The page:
4. Most cat owners can tell you, anecdotally, that their pet has a very good sense of hearing. But just how good is it? “Cats hear lower frequencies and higher frequencies than dogs and people do,” Strain says. A cat’s hearing range is approximately 45hz to 64khz, compared to 67hz to 45khz in dogs. While the range of human hearing is usually pegged at 20hz to 20khz, Strain says 64hz to 23khz is a better representation.

Another paper suggests that the cat's range is slightly wider.
Cats can really appreciate 24/192. A dog could make do with only 24/96.
The Amazon site appears to show Sonos will only support HD. It would be great to get some official guidance from Sonos.

The Amazon site appears to show Sonos will only support HD. It would be great to get some official guidance from Sonos.
They already provided it.

https://en.community.sonos.com/announcements-228985/amazon-music-hd-available-on-sonos-6830070
You can now stream over 50 million tracks in CD-quality (16-bit HD) audio through the Sonos app.


https://support.sonos.com/s/article/3248
What bitrate and format does Amazon Music stream in? 256 kbps AAC & MP3 (up to 16-bit/44.1kHz FLAC with Amazon Music HD)



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So the consensus would be a Sonos Connect fed into a good hi-fi is good enough and all those that use high res files and steamers costing thousands simply wont hear the difference?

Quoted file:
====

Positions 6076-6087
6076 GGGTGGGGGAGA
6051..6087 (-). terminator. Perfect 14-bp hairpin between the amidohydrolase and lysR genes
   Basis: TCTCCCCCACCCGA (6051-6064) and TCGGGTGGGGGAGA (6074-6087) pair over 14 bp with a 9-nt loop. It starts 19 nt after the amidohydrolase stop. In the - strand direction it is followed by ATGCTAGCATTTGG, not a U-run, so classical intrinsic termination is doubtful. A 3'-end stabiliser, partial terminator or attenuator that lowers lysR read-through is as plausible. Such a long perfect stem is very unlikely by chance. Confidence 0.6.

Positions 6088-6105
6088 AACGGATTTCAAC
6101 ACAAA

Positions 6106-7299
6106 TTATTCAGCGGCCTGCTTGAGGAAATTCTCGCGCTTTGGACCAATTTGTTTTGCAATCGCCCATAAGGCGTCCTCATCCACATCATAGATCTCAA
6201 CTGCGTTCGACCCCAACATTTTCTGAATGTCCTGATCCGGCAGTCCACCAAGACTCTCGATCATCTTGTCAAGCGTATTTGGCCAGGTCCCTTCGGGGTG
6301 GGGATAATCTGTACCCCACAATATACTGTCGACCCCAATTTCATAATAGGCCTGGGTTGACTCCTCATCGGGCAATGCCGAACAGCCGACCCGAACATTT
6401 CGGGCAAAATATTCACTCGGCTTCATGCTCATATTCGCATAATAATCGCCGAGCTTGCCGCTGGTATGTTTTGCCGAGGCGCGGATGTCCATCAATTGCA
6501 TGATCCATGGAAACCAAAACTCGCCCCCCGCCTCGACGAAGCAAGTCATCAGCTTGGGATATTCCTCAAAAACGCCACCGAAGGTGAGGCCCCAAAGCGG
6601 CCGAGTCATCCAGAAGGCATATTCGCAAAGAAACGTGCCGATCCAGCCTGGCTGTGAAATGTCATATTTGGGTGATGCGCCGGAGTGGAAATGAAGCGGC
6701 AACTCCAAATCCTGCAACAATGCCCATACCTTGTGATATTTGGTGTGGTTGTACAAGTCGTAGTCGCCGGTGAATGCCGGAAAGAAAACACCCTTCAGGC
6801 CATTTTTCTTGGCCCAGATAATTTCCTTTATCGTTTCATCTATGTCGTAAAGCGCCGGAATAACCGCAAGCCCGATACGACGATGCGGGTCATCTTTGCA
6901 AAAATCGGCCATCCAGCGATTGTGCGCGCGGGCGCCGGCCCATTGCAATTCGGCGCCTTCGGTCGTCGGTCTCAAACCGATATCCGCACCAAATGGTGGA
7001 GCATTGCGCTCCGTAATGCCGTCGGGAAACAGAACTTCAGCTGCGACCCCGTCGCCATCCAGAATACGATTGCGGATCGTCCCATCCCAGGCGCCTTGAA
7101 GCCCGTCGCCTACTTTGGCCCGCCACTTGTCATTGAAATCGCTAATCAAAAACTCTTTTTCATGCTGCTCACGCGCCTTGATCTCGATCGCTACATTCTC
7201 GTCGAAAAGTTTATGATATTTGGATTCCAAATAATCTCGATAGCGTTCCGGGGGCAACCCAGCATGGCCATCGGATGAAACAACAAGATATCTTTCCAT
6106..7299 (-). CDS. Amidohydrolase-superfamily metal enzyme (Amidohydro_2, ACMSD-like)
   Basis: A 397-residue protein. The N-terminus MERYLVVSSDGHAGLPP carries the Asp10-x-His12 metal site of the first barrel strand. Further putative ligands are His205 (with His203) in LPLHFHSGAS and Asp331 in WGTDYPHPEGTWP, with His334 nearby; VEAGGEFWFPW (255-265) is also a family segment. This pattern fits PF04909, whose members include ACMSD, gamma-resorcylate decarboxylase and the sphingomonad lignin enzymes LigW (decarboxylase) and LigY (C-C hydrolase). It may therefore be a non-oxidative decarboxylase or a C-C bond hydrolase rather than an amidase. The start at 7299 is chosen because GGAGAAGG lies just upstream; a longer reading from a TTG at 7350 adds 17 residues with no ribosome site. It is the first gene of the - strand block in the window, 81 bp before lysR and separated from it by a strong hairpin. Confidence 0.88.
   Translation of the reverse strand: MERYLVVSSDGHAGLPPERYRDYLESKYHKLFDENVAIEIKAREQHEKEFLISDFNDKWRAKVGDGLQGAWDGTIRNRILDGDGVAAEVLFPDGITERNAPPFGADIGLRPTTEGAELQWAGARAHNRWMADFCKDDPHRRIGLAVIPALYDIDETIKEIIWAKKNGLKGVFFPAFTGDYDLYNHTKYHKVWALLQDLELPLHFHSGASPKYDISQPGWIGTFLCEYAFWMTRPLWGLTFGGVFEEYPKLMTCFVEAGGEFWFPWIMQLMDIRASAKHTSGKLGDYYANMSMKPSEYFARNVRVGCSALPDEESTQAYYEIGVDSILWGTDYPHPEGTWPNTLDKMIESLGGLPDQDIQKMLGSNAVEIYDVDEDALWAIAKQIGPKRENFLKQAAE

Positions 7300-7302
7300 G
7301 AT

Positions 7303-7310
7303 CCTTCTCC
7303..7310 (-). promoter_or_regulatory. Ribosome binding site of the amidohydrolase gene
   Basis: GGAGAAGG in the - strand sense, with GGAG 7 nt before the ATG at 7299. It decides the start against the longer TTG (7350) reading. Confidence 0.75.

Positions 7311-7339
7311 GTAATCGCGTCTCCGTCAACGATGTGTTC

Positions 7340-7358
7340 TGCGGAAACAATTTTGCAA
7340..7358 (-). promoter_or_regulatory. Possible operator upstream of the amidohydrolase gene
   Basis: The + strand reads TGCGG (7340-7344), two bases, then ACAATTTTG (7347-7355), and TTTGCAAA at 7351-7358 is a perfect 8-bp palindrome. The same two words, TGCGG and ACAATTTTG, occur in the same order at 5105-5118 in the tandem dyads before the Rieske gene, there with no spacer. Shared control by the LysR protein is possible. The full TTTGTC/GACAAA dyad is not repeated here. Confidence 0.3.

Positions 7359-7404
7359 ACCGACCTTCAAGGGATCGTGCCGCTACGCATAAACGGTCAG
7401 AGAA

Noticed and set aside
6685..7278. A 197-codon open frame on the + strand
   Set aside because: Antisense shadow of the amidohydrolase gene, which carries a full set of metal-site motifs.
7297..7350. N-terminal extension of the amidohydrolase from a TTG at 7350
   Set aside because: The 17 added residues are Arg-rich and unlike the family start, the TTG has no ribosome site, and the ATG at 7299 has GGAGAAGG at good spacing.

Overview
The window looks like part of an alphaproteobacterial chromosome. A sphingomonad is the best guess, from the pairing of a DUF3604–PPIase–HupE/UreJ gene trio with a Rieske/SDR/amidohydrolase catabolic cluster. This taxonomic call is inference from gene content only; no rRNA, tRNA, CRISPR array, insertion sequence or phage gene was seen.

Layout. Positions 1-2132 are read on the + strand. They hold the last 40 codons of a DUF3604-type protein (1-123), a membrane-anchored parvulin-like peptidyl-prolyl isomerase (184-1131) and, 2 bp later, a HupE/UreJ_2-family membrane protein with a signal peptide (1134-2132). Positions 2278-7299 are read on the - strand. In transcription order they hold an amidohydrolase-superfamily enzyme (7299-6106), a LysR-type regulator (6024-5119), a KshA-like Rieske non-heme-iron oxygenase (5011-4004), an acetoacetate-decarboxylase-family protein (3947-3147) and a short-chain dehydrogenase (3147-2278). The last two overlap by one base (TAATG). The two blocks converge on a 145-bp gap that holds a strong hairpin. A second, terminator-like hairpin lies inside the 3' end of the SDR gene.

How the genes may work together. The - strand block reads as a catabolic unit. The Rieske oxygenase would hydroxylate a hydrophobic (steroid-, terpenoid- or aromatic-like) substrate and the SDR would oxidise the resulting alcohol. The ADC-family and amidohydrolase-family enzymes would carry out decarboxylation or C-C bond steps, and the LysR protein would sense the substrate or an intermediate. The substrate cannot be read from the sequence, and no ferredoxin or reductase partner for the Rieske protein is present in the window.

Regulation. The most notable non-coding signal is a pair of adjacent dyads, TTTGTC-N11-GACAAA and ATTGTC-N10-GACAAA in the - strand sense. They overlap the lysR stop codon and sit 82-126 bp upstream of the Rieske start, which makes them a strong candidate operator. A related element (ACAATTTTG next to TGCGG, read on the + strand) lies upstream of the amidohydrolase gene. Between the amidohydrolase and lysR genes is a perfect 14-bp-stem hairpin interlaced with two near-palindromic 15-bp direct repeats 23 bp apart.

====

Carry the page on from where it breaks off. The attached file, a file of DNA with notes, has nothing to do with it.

So the consensus would be a Sonos Connect fed into a good hi-fi is good enough and all those that use high res files and steamers costing thousands simply wont hear the difference?
That's about it. The oft-referenced article from Monty at Xiph (the developers of FLAC and other audio/video codecs) is a good read. https://people.xiph.org/~xiphmont/demo/neil-young.html
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So the consensus would be a Sonos Connect fed into a good hi-fi is good enough and all those that use high res files and steamers costing thousands simply wont hear the difference?That's about it. The oft-referenced article from Monty at Xiph (the developers of FLAC and other audio/video codecs) is a good read. https://people.xiph.org/~xiphmont/demo/neil-young.html


Thats a good read, I’m not sure the guys over on what was computer audiophile would agree though, most of the reviews about Amazon music HD talk about bits sample rates, bit perfect, none actually talk about if it sounded good or if they enjoyed the listening experience which is strange as you listen to music.


So the consensus would be a Sonos Connect fed into a good hi-fi is good enough and all those that use high res files and steamers costing thousands simply wont hear the difference?That's about it. The oft-referenced article from Monty at Xiph (the developers of FLAC and other audio/video codecs) is a good read. https://people.xiph.org/~xiphmont/demo/neil-young.html